Public leadership roles (e.g. judges and ministers) often require higher flexibility in terms of relocation, rotations, travel or working hours. The disproportionate burden of unpaid care work on women, as well as work-life balance challenges, create additional barriers for women to access these positions. Other obstacles reported by countries in the 2021 OECD Survey on Gender Mainstreaming and Governance (2021 GMG Survey) include gender stereotypes and limited professional development opportunities for women legal practitioners. OECD countries identify gender stereotypes and work-life balance challenges as a persisting barrier at every stage of the career pipeline for a woman parliamentarian – such as being elected to the legislative bodies, actively participating and remaining in these positions, and accessing leadership roles within the parliament (OECD, 2022[4]). In addition, the 2021 GMG Survey highlighted that limited commitment by political parties to running women candidates can greatly hamper women’s chances of being elected by respondent countries, while violence and harassment against women parliamentarians can discourage them from actively participating in their role or remaining in elected office. Similarly, OECD countries identified the limited commitment by political parties to nominate women parliamentarians in leadership roles and the reservation of leadership positions for senior parliamentarians as key barriers for women’s access to leadership roles in the legislature (OECD, 2022[4]).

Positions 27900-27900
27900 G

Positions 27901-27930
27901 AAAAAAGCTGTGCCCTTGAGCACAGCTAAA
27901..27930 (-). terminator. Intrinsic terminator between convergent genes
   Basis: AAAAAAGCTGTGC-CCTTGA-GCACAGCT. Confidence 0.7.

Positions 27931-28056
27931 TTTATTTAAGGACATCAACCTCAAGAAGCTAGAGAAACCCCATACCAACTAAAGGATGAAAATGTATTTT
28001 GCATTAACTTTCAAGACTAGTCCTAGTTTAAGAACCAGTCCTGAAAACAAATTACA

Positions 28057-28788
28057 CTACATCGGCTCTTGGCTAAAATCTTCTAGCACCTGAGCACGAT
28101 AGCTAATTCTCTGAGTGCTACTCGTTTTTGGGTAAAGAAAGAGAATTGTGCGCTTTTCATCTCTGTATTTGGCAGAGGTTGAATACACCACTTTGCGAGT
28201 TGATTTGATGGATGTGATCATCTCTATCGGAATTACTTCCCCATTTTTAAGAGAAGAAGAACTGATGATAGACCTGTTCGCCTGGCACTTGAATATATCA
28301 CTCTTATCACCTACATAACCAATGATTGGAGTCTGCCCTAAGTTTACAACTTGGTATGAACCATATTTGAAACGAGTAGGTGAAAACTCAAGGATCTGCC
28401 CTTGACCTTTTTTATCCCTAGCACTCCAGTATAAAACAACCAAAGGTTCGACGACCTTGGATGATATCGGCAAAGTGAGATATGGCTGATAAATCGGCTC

The growing use of digital fora and social media platforms is posing new threats to women and other under-represented groups in politics, who can be significantly more likely to experience online abuse and harassment and be the target of hate speech and gender-based disinformation campaigns (Institute for Strategic Dialogue, 2020[5]). Cyber violence and gender-based disinformation can have severe consequences for women’s participation in public life, as they may be discouraged from seeking political careers, be pushed out of politics, and be prevented from achieving leadership roles.